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New tsunami siren installed in Tofino

District eventually hopes to have six in place to warn beachgoers of incoming danger.
A new tsunami siren was installed at Tofino’s South Chesterman Beach. (Photo - Aaron Rodgers)

A new tsunami siren has been installed at South Chesterman Beach and should be operational by the end of the month.

It is Tofino’s third tsunami siren with the first two being installed in 2012 at Cox Bay and North Chesterman.

“South Chesterman has been a bit of a deadzone for us when the sirens are going off at Cox Bay and North Chesterman because of the way the topography of the peninsula is,” Tofino’s manager of community sustainability Aaron Rodgers told the Westerly News.

The cost to purchase and install the siren came in around $67,000, according to Rodgers.

He said the siren was purchased from the same company as the prior two, but is different from them in that it is fitted to a wooden pole rather than a metal one and that the decision to go with wood came after discussions with engineers and surrounding communities where Tofino heard sirens are needed to warn of a tsunami, not withstand one.

“What you really want the sirens there for are to warn people of a tsunami. After the tsunami, you’re probably less concerned about the state of that siren; it’s achieved its function,” he said.

Tofino ultimately hopes to have six sirens throughout the community and Rodgers said the next one is expected to be installed in 2021 and will likely go at Mackenzie Beach.

The district tests its sirens on the first Friday of every month by belting Winchester Chimes out of each one. In an actual emergency, an audio message will be broadcast.

“We type in the message we want to get out and it gets broadcast out through the sirens,” Rodgers said.

He said locals should not be concerned if they cannot hear the Winchester Chimes test in town, because the sirens are primarily designed to alert beachgoers and anyone downtown is most likely already in a tsunami safe zone at 20 metres above sea level.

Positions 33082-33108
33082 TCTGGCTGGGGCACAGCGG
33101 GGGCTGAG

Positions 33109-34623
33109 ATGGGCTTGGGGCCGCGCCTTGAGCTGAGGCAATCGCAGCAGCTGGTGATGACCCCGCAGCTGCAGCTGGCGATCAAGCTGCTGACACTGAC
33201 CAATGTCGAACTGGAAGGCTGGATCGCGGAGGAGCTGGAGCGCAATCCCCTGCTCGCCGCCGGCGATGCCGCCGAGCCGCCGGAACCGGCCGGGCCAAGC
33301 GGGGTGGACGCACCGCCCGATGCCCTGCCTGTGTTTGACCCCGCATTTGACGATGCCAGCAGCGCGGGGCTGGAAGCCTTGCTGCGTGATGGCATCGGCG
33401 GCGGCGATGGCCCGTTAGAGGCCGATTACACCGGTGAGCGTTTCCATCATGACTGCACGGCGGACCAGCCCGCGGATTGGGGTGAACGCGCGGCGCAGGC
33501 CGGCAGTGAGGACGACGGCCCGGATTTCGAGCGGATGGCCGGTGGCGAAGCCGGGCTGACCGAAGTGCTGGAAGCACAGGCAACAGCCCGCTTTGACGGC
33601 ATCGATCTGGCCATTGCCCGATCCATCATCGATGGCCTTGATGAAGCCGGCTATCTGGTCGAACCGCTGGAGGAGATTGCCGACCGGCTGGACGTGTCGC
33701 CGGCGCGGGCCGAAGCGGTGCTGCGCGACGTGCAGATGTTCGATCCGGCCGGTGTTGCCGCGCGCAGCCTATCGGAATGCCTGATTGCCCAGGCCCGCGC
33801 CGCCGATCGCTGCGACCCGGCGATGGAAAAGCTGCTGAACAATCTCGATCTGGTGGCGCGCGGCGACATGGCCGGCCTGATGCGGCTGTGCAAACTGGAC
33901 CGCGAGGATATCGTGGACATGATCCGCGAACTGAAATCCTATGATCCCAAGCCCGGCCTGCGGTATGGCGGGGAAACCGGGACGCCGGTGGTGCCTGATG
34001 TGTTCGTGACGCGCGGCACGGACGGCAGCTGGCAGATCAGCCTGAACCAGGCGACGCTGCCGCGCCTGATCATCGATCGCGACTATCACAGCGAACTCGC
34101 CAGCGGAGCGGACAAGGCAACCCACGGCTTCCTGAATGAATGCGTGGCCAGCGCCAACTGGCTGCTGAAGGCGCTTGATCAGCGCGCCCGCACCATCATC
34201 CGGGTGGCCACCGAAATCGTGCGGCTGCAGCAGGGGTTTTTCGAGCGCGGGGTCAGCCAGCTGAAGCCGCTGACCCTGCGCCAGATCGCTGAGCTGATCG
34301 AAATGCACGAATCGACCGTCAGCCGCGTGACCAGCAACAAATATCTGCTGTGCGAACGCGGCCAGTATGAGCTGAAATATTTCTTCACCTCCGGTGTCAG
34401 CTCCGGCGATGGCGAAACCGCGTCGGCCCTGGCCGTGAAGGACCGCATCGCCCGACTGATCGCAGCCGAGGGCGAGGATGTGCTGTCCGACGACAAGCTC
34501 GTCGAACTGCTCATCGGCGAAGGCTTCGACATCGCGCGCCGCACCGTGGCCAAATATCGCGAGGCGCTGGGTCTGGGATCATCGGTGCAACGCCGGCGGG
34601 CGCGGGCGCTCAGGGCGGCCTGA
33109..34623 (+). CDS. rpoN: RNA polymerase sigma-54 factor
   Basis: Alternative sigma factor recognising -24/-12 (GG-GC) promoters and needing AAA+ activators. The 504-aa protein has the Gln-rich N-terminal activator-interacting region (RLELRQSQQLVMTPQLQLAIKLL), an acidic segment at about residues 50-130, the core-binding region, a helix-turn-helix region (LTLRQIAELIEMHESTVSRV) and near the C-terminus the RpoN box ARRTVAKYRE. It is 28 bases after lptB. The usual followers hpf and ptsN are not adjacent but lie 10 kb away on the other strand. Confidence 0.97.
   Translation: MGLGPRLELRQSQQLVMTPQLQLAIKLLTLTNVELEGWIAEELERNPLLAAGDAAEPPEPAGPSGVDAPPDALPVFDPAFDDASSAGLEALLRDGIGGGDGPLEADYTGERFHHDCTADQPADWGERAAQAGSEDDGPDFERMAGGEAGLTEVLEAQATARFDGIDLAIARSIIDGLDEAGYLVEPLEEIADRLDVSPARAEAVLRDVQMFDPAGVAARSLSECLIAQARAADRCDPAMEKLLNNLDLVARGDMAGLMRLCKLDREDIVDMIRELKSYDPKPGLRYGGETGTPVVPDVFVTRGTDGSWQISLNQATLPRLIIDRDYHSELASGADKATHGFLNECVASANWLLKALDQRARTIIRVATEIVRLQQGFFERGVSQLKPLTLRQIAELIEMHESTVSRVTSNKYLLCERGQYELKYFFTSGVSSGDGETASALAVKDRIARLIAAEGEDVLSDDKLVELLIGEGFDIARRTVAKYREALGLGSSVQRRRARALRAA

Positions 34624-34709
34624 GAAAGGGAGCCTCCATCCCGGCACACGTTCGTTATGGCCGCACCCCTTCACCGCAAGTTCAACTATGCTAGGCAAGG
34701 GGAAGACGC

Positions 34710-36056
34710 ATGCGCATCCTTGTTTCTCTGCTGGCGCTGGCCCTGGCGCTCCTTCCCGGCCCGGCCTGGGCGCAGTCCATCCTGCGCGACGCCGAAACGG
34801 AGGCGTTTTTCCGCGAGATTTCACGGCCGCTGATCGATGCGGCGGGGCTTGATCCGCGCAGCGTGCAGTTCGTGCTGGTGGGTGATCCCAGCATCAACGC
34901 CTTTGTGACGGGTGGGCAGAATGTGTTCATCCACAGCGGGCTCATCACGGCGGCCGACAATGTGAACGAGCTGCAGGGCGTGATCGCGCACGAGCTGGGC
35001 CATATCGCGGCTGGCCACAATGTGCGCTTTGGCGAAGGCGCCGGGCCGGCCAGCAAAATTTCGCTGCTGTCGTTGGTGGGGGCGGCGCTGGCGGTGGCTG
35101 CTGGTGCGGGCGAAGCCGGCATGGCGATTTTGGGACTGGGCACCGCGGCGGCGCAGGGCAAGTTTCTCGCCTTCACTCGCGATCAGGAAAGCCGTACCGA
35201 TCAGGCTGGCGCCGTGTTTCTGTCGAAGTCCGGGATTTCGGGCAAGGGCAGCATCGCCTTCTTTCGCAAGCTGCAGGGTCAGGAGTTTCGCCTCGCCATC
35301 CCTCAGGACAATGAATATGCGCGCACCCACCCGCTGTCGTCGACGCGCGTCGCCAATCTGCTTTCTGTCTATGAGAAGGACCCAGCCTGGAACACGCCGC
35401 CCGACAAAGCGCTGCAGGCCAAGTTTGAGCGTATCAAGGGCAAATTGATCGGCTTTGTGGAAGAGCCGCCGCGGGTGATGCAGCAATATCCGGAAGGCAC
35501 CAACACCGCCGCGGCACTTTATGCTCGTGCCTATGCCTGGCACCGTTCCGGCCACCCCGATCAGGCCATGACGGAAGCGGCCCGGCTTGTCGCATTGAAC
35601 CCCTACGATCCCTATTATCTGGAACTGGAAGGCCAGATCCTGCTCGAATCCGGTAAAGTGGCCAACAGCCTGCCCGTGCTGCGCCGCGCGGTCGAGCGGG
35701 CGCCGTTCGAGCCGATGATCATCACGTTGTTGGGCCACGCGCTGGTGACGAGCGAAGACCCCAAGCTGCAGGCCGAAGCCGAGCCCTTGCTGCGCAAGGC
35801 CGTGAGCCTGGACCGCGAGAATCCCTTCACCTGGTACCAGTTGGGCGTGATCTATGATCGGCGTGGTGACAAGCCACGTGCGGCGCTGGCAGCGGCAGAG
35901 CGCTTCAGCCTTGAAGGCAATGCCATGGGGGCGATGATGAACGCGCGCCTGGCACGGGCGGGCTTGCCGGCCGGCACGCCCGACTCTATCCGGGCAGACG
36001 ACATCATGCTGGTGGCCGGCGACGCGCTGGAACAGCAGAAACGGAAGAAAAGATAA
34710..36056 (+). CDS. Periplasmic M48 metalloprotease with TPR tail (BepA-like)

“It’s basically to make beach users aware, whether they be locals or tourists,” he said. “This is something Tofino wanted to do to provide an additional level of awareness around tsunamis…and to make sure that we could help people be a little bit safer.”

He said the sirens are not only important in keeping tourists safe, but also helping to infuse peace of mind into the Tofitian experience.

“We’re a caring community. We care about everybody and we want to make sure that, when people come in to visit our area, we’re providing an enjoyable, safe experience,” he said adding both Tourism Tofino and the Chamber of Commerce have suggested tourists appreciate the sirens’ sense of security.

“There’s a lot of people that hear about tsunamis and they get a bit nervous about whether they should come out here,” he said. “It comforts people and hopefully makes the decision to come to Tofino less fraught with anxiety.”

Rodgers encourages all locals to ensure they have signed up for Tofino’s One Call Notification system through to be alerted of any emergencies. He added all West Coasters should have a grab-and-go emergency kit in their home as well as at least one-week’s supply of food on hand.

Andrew Bailey

About the Author: Andrew Bailey

I arrived at the Westerly News as a reporter and photographer in January 2012.
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